2. Ellyn Satter. Again and again this woman’s name came up from really smart, well researched women and professionals. I hadn’t heard her name before, but she’s a child nutritionist and clearly the go-to expert for eating issues with children. There’s a lot of great stuff on her site, but the idea is not to force them to eat. I particularly love her idea of division of responsibility in feeding. As parents, we decide what/when our children eat, and they decide how much/whether they eat. It gives them power to make their own choices, we just provide a healthy framework for them to do that. The way this would play out is eliminating snacking so they’re actually hungry at dinner, providing a lot of (acceptable to you) options for them to choose from, but essentially giving them the power of choice.
3. Cutting down on snack time. This makes sense. They’ll be hungrier if they aren’t snacking up until 5pm. It’s just hard to enforce (we have a bin of healthy snacks within their reach in the cupboard). It’s tricky too when our 11 yr old has different needs/eating patterns than the girls. He does eat his dinner, but also snacks a lot and needs more frequent eating as a pre-teen.
4. Give them one thing they like. Similar to what Ashley, my friend and pediatric nutritionist recommended in a post last year. Have at least one healthy and easy thing on the table they’ll eat. A plate of raw carrots or cut apples. Slices of whole wheat bread. This is hard to stomach when I’ve worked hard to make a delicious meal, but it makes sense. I need to get over my pride in cooking!
4. Don’t accept screaming at the table. Yup. We always wait until it’s got out of control. For sure though we need to ask anyone to leave whose not being respectful and eating. They can come back and join the family when they calm down. This works okay, but then Dot spends her timeout kicking the door like a mad toddler and we still have to spend dinner pretending we don’t hear the screaming down the hall.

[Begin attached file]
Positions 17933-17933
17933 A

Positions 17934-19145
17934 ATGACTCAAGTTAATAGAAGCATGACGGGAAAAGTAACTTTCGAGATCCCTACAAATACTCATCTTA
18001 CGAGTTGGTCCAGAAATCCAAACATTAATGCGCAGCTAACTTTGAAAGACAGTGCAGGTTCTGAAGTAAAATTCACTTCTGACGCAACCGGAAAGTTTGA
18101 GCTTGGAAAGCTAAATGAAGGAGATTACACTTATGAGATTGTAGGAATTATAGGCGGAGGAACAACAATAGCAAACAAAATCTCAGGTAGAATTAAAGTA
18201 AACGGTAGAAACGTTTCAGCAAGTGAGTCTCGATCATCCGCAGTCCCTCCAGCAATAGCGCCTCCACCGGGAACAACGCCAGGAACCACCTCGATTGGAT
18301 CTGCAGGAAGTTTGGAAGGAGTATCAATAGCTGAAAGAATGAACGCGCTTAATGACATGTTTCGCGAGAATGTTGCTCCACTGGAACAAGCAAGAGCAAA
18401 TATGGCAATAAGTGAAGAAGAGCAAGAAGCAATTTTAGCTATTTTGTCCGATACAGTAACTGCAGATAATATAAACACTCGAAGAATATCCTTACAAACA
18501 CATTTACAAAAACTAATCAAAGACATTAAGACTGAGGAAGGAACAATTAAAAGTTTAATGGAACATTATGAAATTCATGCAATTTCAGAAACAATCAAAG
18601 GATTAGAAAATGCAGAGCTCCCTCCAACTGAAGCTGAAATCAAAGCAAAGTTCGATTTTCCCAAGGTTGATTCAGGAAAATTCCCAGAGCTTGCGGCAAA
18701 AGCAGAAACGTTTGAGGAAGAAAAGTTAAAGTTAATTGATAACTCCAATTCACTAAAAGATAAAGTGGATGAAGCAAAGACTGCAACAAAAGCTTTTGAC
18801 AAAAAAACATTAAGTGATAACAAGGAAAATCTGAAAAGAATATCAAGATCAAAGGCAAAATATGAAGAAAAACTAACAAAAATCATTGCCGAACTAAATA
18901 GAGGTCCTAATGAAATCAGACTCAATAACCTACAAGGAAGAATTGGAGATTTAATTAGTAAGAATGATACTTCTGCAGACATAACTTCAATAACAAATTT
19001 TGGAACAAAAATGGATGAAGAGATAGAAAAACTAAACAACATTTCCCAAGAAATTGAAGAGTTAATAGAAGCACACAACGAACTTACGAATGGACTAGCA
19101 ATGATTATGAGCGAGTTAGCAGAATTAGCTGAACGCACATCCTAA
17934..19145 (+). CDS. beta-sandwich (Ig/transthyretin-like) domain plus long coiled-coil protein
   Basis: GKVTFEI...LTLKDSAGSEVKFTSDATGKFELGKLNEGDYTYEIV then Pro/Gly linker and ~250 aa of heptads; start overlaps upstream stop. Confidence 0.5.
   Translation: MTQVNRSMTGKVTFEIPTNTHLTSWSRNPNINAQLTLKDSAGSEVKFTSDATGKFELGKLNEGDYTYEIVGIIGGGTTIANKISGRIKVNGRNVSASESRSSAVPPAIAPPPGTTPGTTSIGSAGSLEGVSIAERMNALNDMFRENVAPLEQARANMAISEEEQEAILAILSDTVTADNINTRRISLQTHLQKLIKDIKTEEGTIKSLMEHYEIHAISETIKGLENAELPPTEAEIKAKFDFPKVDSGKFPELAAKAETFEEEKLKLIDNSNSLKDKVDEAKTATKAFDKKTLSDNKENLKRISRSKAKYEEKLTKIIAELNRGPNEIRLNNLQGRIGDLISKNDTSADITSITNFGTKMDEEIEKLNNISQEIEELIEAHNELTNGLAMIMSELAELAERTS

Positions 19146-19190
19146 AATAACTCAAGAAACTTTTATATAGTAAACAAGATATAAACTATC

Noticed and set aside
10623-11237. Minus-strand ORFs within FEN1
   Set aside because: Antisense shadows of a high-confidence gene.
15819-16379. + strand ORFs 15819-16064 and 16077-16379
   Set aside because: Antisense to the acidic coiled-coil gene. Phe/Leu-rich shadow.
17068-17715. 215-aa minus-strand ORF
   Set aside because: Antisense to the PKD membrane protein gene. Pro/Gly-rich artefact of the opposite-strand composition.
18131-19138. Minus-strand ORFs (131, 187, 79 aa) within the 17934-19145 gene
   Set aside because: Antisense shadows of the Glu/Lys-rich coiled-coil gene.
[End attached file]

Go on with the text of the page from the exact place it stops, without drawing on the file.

5. The more you try to fight it, the worst they get. Sometimes when I find myself getting upset about them not eating, and I just stop and try to remind myself that it’s not the end of the world if they don’t eat dinner. They’ll survive (but will I?). Henry went through a period of refusing to eat dinner (also due to pickiness), and just started eating big breakfasts instead. Now, he’s a pretty adventurous eater!
6. Which leads me to the last bit of the advice: they grow out of it. Henry’s proof of this! I had lots of women who responded with laughter and I could tell they were years beyond this phase of parenting. It gave me hope!
To sum up, here is our new strategy for dinner time:
1. Feeding Dot beforehand so she isn’t influenced by Edie’s overly dramatic response to every meal (I keep on forgetting to do this but need to try and remember!).
2. Giving them one, even if it’s boring, thing they like to eat on the table. Usually I cut up carrots, apples, or make microwaved brown rice. This has been working GREAT.
3. If they ask how much they have to eat, I tell them “I’d love it if you tried a bite, but you can choose what you eat”. Done.
Our screaming dinner times have already drastically improved! Any tips to share?